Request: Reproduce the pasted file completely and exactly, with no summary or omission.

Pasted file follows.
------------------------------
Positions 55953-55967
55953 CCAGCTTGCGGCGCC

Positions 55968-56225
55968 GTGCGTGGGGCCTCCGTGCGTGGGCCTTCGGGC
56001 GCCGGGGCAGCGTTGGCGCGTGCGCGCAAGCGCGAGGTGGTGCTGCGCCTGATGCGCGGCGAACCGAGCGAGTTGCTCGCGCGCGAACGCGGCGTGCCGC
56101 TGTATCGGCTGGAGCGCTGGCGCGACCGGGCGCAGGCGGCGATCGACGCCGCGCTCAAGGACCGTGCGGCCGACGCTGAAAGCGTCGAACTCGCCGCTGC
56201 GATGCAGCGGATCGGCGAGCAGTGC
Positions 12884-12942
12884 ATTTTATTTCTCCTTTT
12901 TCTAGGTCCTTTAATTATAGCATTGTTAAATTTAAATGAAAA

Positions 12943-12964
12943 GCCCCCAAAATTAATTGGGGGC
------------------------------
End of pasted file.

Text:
Positions 55953-55967
55953 CCAGCTTGCGGCGCC

Positions 55968-56225
55968 GTGCGTGGGGCCTCCGTGCGTGGGCCTTCGGGC
56001 GCCGGGGCAGCGTTGGCGCGTGCGCGCAAGCGCGAGGTGGTGCTGCGCCTGATGCGCGGCGAACCGAGCGAGTTGCTCGCGCGCGAACGCGGCGTGCCGC
56101 TGTATCGGCTGGAGCGCTGGCGCGACCGGGCGCAGGCGGCGATCGACGCCGCGCTCAAGGACCGTGCGGCCGACGCTGAAAGCGTCGAACTCGCCGCTGC
56201 GATGCAGCGGATCGGCGAGCAGTGC
Positions 12884-12942
12884 ATTTTATTTCTCCTTTT
12901 TCTAGGTCCTTTAATTATAGCATTGTTAAATTTAAATGAAAA

Positions 12943-12964
12943 GCCCCCAAAATTAATTGGGGGC